With the probable nomination of Sen. Jeff Sessions (R-AL) as President-elect Donald Trump’s attorney general, activists are worried that the Department of Justice (DOJ) won’t enforce environmental laws. Green activists note that Sessions has consistently questioned man’s influence on global climate and has attacked the Environmental Protection Agency (EPA) for over-regulating industries. One broadly written EPA rule, the Clean Power Plan, was vehemently opposed by Sessions for its vast regulatory overreach.

The Sessions nomination is a clear sign, activists say, that Trump is keeping his word on rolling back the EPA’s stranglehold on certain industries and pushing back on President Obama’s climate change legacy.

Some experts think President Obama could issue thousands of new regulations in the remaining months of his presidency. More recently, Obama rolled out $5 billion worth of regulations just ahead of Thanksgiving. And when Sessions is confirmed, as most policy wonks believe, he will decide which regulations to enforce and which ones to let die on the vine.

Using the DOJ as a partisan weapon

The scenario is similar to how Obama ran the Justice Department. Through his loyalists, Obama used the DOJ to pick and choose which laws they would enforce, as demonstrated by then-AG Eric Holder and current AG Loretta Lynch.

From the IRS investigations of Tea Party applicants to the Clinton email scandal to unfettered disregard for current immigration laws, the DOJ has turned a blind eye when politically expedient. Sessions would likely need to replace 80 percent of the DOJ, given that much of the department is composed of acolytes brought in from Obama’s still-active Organizing for Action group.

Challenging climate orthodoxy

When Sessions has challenged the global warming narrative, he has done so based on careful deliberation. Though it would be easy to call Sessions a "science denier," he actually understands climate science more than the typical layperson.

He has called the foundation of climate science an act of “deliberate misinformation.” And on the senate floor, he’s spoken out against the hype and hyperbole surrounding the global warming debate, placing the blame for America’s rising electricity prices squarely on the EPA’s shoulders.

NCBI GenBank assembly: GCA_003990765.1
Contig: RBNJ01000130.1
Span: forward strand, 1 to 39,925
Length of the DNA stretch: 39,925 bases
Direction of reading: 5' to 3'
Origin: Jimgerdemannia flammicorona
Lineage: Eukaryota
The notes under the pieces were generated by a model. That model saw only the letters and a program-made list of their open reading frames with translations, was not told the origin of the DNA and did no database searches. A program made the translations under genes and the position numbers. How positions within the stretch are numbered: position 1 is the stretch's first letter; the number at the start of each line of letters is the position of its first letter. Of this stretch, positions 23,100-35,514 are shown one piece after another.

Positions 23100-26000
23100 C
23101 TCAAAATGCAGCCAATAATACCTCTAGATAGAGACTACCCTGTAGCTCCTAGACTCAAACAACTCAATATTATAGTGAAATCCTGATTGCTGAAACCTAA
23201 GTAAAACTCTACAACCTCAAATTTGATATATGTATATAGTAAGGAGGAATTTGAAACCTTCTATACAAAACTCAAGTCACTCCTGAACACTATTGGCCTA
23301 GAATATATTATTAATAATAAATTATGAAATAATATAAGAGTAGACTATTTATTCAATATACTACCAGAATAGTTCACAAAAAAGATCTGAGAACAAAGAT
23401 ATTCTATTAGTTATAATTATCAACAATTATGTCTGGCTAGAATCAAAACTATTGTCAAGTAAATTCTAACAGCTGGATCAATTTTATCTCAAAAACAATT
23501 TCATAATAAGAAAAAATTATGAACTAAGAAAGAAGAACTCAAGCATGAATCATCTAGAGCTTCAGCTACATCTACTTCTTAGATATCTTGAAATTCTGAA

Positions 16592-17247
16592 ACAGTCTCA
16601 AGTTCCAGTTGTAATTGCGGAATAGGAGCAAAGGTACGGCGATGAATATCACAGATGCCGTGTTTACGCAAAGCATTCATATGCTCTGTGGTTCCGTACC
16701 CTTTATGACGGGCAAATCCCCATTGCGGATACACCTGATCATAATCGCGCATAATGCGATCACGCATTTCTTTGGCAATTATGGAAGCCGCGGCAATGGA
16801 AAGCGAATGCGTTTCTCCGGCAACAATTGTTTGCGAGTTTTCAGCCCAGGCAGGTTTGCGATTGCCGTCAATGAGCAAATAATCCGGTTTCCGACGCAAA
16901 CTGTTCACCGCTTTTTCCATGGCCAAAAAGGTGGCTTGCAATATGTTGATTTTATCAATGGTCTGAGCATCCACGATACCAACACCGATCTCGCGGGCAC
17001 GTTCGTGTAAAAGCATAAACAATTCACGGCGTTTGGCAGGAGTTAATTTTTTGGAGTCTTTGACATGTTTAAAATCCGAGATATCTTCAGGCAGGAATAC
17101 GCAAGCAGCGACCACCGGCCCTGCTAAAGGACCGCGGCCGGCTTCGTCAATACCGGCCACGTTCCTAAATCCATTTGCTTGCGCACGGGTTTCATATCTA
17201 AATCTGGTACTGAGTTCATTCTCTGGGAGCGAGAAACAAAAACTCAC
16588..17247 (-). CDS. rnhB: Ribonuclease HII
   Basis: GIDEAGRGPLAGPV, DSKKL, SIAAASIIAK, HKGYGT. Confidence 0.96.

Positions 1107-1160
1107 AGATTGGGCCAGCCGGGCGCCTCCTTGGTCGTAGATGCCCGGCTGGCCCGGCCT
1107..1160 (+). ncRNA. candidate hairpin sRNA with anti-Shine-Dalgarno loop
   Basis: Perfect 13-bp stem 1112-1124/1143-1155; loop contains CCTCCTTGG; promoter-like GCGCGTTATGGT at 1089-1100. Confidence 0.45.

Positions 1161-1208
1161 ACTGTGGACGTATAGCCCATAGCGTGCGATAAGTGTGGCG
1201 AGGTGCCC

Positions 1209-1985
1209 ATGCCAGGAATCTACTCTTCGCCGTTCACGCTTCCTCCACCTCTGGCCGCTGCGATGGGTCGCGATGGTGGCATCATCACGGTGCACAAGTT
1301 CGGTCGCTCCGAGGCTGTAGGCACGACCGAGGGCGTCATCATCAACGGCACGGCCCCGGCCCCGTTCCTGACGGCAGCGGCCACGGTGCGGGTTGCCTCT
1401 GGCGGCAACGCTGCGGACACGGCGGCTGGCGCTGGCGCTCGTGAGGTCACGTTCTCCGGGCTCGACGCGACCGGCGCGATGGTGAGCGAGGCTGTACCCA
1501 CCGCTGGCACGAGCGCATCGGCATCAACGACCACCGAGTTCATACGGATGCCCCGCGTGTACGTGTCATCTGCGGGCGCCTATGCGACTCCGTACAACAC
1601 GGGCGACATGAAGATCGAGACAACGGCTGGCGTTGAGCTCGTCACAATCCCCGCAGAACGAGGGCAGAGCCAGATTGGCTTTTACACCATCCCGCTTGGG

By issuing executive actions using and imposing new regulations, Obama’s EPA has shuttered more coal-fired power plants because it was cheaper than retrofitting them to meet the stringent new “clean air” guidelines. Coal plant experts have said that existing coal plants already run clean, and that the onerous regulations are capricious and designed to bankrupt the coal industry. That argument was enough for the Supreme Court to issue an unprecedented stay, which put the Clean Power Plan on hold while 29 states and industry groups contest its legality.

Undoing midnight regulations

Sessions also used the senate floor to showcase the well-documented global warming pause that lasted from 1998 to 2015, interrupted by a naturally occurring El Nino that elevated temperatures worldwide. Now the pause is back as indicated by the most accurate measuring equipment available to scientists: the satellite record.

But the most worrying concern anti-fossil fuel activists have is that Sessions may not uphold agency rules, thus giving energy companies a pass. While there is no proof Sessions would be an energy patsy, activists are already creating a narrative the frenetic media is readily embracing.

Trump reiterated this week that “for every new regulation, two must be eliminated.” With much of Obama’s climate rules facing the chopping block, Sessions can undo the ‘midnight regulations’ being rushed out by Obama’s vast regulatory agencies and to make America energy independent. It remains to be seen if he will be hostile to green initiatives, but his support for domestic energy producers suggests a more nuanced approach to power generation in the U.S. than that of the overzealous Obama Administration.

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